Why is it unlikely that someone can steal a fingerprint template? Because there is no data whatsoever stored on the ievo reader. It would be completely useless, even if someone ripped the reader off the wall and ran away with it. All fingerprint templates and other data are stored on the ievo Interface Board. This is a separate module installed away from the reader on the secure side of the door. Even if someone butchered a door and a wall and somehow managed to find the Interface Board, the data on it is still useless to them, thanks to our algorithm protection.

Your biometric data is not at risk if it is in the right hands. ievo solutions protect it robustly.

4. Biometric technology is unreliable

There are two primary measures of the reliability of biometric technology. False Acceptance Rate (FAR) and False Rejection Rate (FRR) indicate how often a system recognises someone it should not, or fails to recognise someone it should. For a long time, the reliability of biometric technology has called its reputation into question.

This is no longer the case. While early biometric recognition systems struggled, technology has come a long way quickly. Sensors are significantly better today than they were 20 years ago. Data can be captured and analysed in much more detail, much more rapidly.

Today, most biometric system manufacturers have to make a conscious choice to prioritise either high security or user convenience. This really depends on where the biometric authenticator is located and what it is for. For example, false acceptances are extremely dangerous in a military facility and cannot be tolerated. In this environment, it matters less if authorised people have to try a few times before being granted access, as user convenience is not as essential as security.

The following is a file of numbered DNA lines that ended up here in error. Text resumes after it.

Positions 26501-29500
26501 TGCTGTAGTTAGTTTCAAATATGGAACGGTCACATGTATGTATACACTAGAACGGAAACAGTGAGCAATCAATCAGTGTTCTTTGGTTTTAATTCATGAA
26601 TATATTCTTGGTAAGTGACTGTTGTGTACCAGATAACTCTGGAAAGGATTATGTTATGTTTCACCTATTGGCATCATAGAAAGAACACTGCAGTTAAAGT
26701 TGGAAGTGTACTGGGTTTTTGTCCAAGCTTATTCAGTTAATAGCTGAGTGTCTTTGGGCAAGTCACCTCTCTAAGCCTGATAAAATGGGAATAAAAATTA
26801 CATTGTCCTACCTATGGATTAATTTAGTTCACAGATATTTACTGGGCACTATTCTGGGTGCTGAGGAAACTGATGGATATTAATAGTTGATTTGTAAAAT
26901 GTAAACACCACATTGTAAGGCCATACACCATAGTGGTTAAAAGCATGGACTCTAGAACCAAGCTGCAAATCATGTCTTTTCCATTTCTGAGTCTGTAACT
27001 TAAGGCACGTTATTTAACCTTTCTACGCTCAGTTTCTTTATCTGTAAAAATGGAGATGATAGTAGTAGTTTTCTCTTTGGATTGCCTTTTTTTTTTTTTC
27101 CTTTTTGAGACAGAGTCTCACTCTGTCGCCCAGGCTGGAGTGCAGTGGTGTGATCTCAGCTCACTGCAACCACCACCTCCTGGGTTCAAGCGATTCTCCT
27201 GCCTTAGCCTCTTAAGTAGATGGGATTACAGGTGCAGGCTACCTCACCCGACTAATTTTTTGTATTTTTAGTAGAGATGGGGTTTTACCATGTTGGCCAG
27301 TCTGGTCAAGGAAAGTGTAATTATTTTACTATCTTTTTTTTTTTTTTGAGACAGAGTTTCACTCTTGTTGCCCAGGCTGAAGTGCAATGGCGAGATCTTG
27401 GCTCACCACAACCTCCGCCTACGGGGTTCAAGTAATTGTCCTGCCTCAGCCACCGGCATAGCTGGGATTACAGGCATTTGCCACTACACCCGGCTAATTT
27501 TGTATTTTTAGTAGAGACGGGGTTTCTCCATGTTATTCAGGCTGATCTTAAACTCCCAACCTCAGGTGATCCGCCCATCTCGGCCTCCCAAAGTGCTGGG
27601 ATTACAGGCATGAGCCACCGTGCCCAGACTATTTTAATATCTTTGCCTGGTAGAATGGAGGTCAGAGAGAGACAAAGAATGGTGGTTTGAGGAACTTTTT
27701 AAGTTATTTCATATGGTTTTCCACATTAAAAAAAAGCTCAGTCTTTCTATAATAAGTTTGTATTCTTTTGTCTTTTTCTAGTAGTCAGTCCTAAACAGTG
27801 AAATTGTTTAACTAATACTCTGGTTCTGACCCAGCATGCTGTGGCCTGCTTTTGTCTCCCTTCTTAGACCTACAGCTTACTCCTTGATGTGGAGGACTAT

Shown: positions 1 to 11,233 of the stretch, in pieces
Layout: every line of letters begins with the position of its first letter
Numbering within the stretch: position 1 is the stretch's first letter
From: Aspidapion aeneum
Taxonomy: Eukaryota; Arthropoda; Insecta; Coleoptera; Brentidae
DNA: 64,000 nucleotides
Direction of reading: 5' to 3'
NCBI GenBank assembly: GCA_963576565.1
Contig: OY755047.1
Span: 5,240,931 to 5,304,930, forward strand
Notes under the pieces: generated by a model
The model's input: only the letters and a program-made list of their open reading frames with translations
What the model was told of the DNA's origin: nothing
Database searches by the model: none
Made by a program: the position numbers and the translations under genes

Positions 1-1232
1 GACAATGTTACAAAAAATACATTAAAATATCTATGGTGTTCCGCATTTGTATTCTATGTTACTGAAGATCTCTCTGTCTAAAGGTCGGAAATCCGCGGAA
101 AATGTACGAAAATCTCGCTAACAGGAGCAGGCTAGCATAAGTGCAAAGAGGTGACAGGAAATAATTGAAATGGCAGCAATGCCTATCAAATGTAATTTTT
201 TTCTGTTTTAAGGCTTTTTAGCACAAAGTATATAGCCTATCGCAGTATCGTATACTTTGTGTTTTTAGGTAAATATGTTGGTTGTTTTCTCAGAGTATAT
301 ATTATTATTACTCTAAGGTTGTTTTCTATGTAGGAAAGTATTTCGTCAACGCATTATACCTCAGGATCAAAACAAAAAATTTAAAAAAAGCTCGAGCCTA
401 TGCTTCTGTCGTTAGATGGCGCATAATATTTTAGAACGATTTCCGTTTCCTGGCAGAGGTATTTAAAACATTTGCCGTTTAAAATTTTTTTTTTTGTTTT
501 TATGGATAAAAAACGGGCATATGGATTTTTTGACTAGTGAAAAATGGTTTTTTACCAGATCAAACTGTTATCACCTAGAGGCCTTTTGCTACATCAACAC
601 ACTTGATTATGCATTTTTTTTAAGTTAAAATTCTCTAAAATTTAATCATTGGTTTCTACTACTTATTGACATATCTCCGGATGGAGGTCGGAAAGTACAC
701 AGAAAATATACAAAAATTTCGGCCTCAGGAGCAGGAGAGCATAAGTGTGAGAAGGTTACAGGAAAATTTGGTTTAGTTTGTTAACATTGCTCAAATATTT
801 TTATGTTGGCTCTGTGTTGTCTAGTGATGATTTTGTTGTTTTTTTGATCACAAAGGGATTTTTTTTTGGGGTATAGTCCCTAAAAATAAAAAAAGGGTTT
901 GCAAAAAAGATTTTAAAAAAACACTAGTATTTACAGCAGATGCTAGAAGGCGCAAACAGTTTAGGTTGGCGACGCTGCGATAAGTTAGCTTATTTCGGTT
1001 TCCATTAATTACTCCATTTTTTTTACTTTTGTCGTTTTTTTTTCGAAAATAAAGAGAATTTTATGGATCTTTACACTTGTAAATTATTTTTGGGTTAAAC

However, if your mobile phone’s fingerprint reader also prioritises security, having to scan multiple times to unlock it would be frustrating. So, it is probably more likely that your phone would allow a higher FAR to make the user experience as smooth as possible.

It is impossible to guarantee 0% FAR and 0% FRR. Many biometrics manufacturers now advertise 0.0001% or lower error rates and biometrics is a lot more secure than passwords; 80% of data breaches still occur due to weaknesses with traditional passwords2. People write them down, tell them to someone else, auto-fill them, and forget them.

Twenty-one percent of Americans admit to resetting passwords more than once a week.

Biometrics is far more reliable than you think.


5. Biometric solutions are too expensive

For many, biometrics still feels like a futuristic, high-tech, Mission Impossible solution, and they assume that that means expensive.

It is all about perspective. The technology and components in biometric access control solutions are indeed newer and generally pricier than traditional card readers. However, looking at the medium- and long-term view, you might save money.

Firstly, there is no ongoing cost of a biometric solution. It is installed, it is used, and that is that. For card readers, that is very much not the case. People do many things with swipe cards: they lose them, forget them, damage them, or have them stolen. With card readers, while the upfront cost might be lower, you are committing to constant ongoing costs to replace or replenish stocks of cards or tags, not to mention the cost to the environment of constantly producing more (usually plastic) cards.

Secondly, there is the future-proofing factor. Investing in forward-thinking technology means it will work better for longer. Biometrics offers higher security and higher technology that increase the practical lifetime of a newly installed system. Opting for a cheaper card-based system, based on older technologies means are already playing catch-up. That might mean you have to rip and replace a system again in the not-so-distant future – with all the added costs that brings.

Things are changing

Understandably, people have reservations about biometrics. They are worried about security, data protection, reliability, and cost. Often, those worries are based on outdated information and technology experiences. Today, biometric solutions are viable, robust, and, dare we say it, cost-effective access control solutions.

For more information contact www.cdvi.co.uk

[1] https://www.statista.com/topics/4989/biometric-technologies/

[2] https://cybersecurity.asee.co/blog/password-statistics-that-will-change-your-attitude